What The Force Awakens suffers from more than anything is a lack of exposition. When we were last in this universe, the Empire was being dealt a fatal blow. The implication was that they were gone for good. Then in the opening title crawl we’re told the First Order has “risen from the ashes of the Empire.” So where did they come from, and when? How did they acquire all their resources? Has there been relative peace in the three decades since Return of the Jedi? I understand certain things had to be kept a mystery. But little tidbits here and there to fill in the gaps would have been helpful.

Captain Phasma has a great look. Her armor is a nice extension of the stormtrooper get-up, and works as a symbol of the unwavering strength of the First Order. It’s also perfect to base toys off of. That always helps.

On a similar note, I’ve never liked the blasters the First Order troopers use. The mix of white and black makes them look like toy guns.

You can pinpoint the moment the audience is supposed to understand Rey is a good guy. When she’s sitting there cleaning off the parts she found in the old Star Destroyer, she looks at a frail old lady across from her doing some cleaning of her own. We see sympathy and compassion on her face. Thus, we make a positive connection with her. Remember, t this point in the film Rey hasn’t spoken yet. So it’s a nice subtle move.

The Empire’s last stand took place on Jakku. That’s why we see the crashed Star Destroyer, the downed AT-AT that Rey lives in, etc. But no one else us this. Again, lack of exposition. It doesn’t make or break the film either way, but it would have helped.

There are a lot of little details that are meant to make your brain associate The Force Awakens with the original trilogy. The noise the mouse droids make. The placement of the gas masks on the Millennium Falcon. The belch noise from the rathtar monster. That’s to say nothing of the more overt stuff, like the chess board and remote on the Falcon.

The Mos Eisley Cantina has to be one of the most imitated settings in cinematic history. Even within in the Star Wars universe, creators can’t help but put their spin on the idea. We obviously get that here with Maz Kanata’s cantina. It was fine. But it was pretty obvious what they were doing.

Should Kylo Ren/Ben Solo have had a pale, worn face that hadn’t seen light in awhile? When he takes his helmet off, he just looks like a normal guy. But I picture him never wanting to be seen without it, much like Darth Vader.

There’s a great little moment with Leia that was cut from the movie. Now that Carrie Fisher is gone, I really wish they’d kept it in. Leia is talking to someone about contacting the Senate and insisting action be taking against the First Order.

“Not all the senators think I’m insane. Or maybe they do. I don’t care.”

That line, and the way she delivers it, are so great. Considering how open Carrie Fisher was about her own mental illness, I bet she loved that line. I don’t think the line between Carrie and Leia was ever thinner than during those three sentences.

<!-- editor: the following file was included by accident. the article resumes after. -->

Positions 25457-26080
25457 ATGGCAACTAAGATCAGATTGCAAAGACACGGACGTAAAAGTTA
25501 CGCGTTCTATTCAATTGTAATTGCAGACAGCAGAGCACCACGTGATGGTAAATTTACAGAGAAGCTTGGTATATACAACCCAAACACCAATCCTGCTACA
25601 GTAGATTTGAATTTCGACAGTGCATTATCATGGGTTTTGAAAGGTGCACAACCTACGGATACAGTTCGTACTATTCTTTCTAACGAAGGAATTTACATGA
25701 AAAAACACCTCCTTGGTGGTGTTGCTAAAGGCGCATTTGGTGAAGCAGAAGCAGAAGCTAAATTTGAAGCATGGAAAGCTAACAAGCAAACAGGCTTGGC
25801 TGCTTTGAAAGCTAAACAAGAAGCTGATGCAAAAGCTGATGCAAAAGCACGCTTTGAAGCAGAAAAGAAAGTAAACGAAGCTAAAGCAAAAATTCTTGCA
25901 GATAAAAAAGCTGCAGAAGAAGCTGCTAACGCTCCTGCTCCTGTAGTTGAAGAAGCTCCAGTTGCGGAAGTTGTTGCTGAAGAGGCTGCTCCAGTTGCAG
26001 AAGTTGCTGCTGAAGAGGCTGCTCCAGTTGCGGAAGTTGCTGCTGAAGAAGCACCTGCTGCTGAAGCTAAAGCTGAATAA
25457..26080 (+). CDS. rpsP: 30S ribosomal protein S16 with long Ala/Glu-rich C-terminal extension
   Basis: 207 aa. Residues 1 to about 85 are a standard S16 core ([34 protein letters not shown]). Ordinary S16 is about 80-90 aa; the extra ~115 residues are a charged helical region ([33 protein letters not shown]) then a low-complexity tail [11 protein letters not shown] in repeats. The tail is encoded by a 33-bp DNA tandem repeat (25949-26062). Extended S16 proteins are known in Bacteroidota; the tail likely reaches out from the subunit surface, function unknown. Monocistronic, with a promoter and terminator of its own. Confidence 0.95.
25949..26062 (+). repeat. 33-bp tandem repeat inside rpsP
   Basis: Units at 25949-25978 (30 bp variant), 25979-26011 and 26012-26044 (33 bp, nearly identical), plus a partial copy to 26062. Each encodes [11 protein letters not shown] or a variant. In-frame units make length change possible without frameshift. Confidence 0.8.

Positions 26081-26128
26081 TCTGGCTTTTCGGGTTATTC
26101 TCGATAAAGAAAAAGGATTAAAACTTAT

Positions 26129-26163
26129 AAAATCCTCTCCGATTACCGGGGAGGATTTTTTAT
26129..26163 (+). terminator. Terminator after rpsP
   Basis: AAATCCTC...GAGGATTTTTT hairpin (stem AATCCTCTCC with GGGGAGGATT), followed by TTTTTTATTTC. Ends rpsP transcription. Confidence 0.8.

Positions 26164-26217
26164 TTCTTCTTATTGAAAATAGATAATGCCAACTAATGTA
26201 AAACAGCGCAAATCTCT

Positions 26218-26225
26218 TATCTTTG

My favorite exchange in the movie happens between Han and Finn while they’re trying to infiltrate the Starkiller Base.

“Solo, we’ll figure it out. We’ll use the Force!”

“That’s not how the Force works!”

Han’s death scene is still hard to watch. Even when you know it’s coming, it doesn’t help. That horrified roar from Chewie might be the worst part of it all.

There’s a fan theory that Han actually pointed the lightsaber at himself, allowing Ben to turn it on and kill him. The idea being that he knew Snoke would kill Ben if he failed to carry out the deed. It doesn’t make the most sense. But stranger things have happened.

I love the fight between Kylo Ren and Rey. There’s very little fancy fight choreography, and neither look like extremely polished fighters. They’re just wailing on each other. It’s also a different environment than we’ve ever seen a lightsaber fight, which is accentuated when Rey uses the snow to extinguish Ren’s weapon.

The music callback from A New Hope when Rey catches the lightsaber is a touching moment. We heard it when Luke accepted his call to adventure, and now Rey is accepting hers. A hero is born.

On paper, you’d think the ending to this movie would be infuriating. We finally find Luke Skywalker, and then the movie ends. But it works.

Despite only appearing on camera for a matter of seconds, Mark Hamill did not have an easy job. He had so much to covey in so little time. This is the first time we’ve seen the character in so many years, and so much has happened. So the audience is just staring at him, taking in all the details.

I’ve heard that Hamill steals the show in The Last Jedi. I hope that’s the case. It’s time for mainstream moviegoers to see what we in the geek community have known for a long time: This man is a gem.

Follow Primary Ignition on Twitter, or at Facebook.com/PrimaryIgnition.

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A Rogue One Review – A Force of Nostalgia

Rogue One posterTITLE: Rogue One: A Star Wars Story